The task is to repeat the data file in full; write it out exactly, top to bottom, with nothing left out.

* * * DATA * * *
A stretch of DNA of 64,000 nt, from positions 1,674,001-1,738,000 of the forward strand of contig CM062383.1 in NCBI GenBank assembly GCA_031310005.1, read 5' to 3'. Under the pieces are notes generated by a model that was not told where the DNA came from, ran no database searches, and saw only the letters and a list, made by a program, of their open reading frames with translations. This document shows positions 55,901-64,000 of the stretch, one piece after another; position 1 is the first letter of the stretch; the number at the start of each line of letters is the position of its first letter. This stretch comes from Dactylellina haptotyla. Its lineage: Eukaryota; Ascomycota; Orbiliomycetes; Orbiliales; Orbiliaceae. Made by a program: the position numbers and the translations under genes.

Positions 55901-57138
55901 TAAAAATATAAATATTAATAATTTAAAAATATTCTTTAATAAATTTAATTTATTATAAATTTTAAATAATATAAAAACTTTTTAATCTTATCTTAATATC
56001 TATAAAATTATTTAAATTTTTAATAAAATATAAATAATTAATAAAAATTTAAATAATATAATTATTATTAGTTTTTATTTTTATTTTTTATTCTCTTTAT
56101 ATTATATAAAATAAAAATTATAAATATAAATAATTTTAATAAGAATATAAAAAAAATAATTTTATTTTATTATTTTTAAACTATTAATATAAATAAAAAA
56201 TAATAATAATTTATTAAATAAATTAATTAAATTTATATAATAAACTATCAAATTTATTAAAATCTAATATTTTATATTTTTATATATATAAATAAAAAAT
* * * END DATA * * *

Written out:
A stretch of DNA of 64,000 nt, from positions 1,674,001-1,738,000 of the forward strand of contig CM062383.1 in NCBI GenBank assembly GCA_031310005.1, read 5' to 3'. Under the pieces are notes generated by a model that was not told where the DNA came from, ran no database searches, and saw only the letters and a list, made by a program, of their open reading frames with translations. This document shows positions 55,901-64,000 of the stretch, one piece after another; position 1 is the first letter of the stretch; the number at the start of each line of letters is the position of its first letter. This stretch comes from Dactylellina haptotyla. Its lineage: Eukaryota; Ascomycota; Orbiliomycetes; Orbiliales; Orbiliaceae. Made by a program: the position numbers and the translations under genes.

Positions 55901-57138
55901 TAAAAATATAAATATTAATAATTTAAAAATATTCTTTAATAAATTTAATTTATTATAAATTTTAAATAATATAAAAACTTTTTAATCTTATCTTAATATC
56001 TATAAAATTATTTAAATTTTTAATAAAATATAAATAATTAATAAAAATTTAAATAATATAATTATTATTAGTTTTTATTTTTATTTTTTATTCTCTTTAT
56101 ATTATATAAAATAAAAATTATAAATATAAATAATTTTAATAAGAATATAAAAAAAATAATTTTATTTTATTATTTTTAAACTATTAATATAAATAAAAAA
56201 TAATAATAATTTATTAAATAAATTAATTAAATTTATATAATAAACTATCAAATTTATTAAAATCTAATATTTTATATTTTTATATATATAAATAAAAAAT